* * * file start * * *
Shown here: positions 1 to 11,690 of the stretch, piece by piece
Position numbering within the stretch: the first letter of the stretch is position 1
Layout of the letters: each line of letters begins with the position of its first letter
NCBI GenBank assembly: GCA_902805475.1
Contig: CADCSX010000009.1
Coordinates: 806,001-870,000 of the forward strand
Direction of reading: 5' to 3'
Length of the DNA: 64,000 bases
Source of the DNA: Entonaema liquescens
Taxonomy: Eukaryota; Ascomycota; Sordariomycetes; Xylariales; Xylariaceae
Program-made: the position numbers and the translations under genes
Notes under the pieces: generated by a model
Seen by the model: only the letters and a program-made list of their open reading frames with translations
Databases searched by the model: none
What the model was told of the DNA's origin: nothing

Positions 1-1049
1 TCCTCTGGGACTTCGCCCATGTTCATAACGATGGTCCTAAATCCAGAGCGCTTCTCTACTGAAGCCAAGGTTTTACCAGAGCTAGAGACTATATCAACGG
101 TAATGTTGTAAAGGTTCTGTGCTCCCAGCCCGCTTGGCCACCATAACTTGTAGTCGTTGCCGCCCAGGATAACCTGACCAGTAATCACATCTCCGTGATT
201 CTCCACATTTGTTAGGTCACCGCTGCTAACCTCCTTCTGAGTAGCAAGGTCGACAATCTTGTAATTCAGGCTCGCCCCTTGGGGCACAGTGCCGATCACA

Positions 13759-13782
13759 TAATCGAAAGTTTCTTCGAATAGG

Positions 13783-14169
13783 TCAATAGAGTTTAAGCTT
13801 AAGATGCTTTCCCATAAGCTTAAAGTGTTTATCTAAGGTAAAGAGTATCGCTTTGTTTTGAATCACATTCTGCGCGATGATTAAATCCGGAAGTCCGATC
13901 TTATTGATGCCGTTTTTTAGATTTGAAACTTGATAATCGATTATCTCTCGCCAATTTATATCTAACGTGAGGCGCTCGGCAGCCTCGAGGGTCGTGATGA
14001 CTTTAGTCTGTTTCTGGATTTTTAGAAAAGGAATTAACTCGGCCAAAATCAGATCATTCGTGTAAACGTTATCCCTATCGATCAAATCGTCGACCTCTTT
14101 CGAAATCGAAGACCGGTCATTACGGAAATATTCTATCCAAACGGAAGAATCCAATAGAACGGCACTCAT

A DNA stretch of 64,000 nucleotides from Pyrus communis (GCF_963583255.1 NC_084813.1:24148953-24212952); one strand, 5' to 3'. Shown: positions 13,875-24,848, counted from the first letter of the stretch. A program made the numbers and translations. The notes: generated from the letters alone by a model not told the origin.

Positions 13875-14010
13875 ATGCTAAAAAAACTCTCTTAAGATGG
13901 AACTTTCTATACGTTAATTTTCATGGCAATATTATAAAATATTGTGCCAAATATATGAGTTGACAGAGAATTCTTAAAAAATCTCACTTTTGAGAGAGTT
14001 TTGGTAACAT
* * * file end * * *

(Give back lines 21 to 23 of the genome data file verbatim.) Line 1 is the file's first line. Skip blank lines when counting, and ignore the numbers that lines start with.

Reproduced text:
13759 TAATCGAAAGTTTCTTCGAATAGG

Positions 13783-14169
13783 TCAATAGAGTTTAAGCTT